Aging of a spinning wheel

1. Apr 9, 2013

Warp

One of the classical consequences of relativity is that if someone travels far away from Earth and comes back, he would have aged less than people here (acceleration and thus changing frames of reference being the reason.)

So, why wouldn't this work also for shorter distances? If someone runs to the other side of an olympic stadium and back, he would have aged less than me, who stayed stationary. The difference in ages might be a staggeringly small fraction, but still non-zero.

Smaller still, if we have a spinning wheel and look at one point in it, it will first traverse away from an observer and then towards it. Again, one would expect that point to have aged less than the observer.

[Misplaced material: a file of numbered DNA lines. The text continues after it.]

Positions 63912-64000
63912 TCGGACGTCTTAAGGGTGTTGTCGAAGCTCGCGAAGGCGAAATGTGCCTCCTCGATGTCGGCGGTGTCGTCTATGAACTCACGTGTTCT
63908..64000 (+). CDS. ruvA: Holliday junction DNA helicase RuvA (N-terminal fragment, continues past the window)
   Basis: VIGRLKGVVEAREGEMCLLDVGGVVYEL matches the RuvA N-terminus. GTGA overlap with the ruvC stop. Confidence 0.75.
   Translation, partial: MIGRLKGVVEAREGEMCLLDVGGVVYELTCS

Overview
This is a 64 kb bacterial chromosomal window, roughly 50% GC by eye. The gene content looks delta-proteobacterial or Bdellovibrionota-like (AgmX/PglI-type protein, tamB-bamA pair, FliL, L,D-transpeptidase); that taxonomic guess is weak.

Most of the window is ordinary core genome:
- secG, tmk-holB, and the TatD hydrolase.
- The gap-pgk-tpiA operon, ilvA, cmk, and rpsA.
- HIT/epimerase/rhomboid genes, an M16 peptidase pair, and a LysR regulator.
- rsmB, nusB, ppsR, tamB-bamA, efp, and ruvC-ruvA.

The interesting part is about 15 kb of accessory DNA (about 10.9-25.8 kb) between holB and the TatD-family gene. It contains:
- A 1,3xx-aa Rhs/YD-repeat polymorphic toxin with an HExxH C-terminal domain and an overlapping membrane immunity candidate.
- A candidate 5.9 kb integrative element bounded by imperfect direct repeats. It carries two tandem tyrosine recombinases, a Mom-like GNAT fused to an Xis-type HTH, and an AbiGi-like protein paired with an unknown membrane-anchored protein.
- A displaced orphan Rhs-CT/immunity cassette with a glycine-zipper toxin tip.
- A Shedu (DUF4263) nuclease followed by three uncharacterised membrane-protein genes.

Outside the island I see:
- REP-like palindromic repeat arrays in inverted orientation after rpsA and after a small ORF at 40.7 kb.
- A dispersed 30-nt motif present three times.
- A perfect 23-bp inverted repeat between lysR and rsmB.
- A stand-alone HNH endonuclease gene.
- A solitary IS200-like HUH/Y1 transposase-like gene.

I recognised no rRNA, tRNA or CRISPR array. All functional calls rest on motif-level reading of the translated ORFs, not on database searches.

Therefore if we have a wheel and spin it fast enough, it should start aging measurably less than its surroundings. Is this hypothesis correct?

Could this be theoretically measured?

2. Apr 9, 2013

ghwellsjr

Yes, the earth is such a spinning wheel and Einstein predicted exactly the effect you describe in his 1905 paper introducing SR at the end of section 4. Unfortunately, there are also effects due to gravity that compound the measurement but the contribution from the spinning earth is as predicted.

3. Apr 9, 2013

nitsuj

As well some particle accelerators are circular, in effect the particle representing the " spinning wheel and look at one point in it".

Yes, but because there are different velocities for the wheel (centre spins more slowly than outer edge) the wheels "age" becomes a little more difficult to name.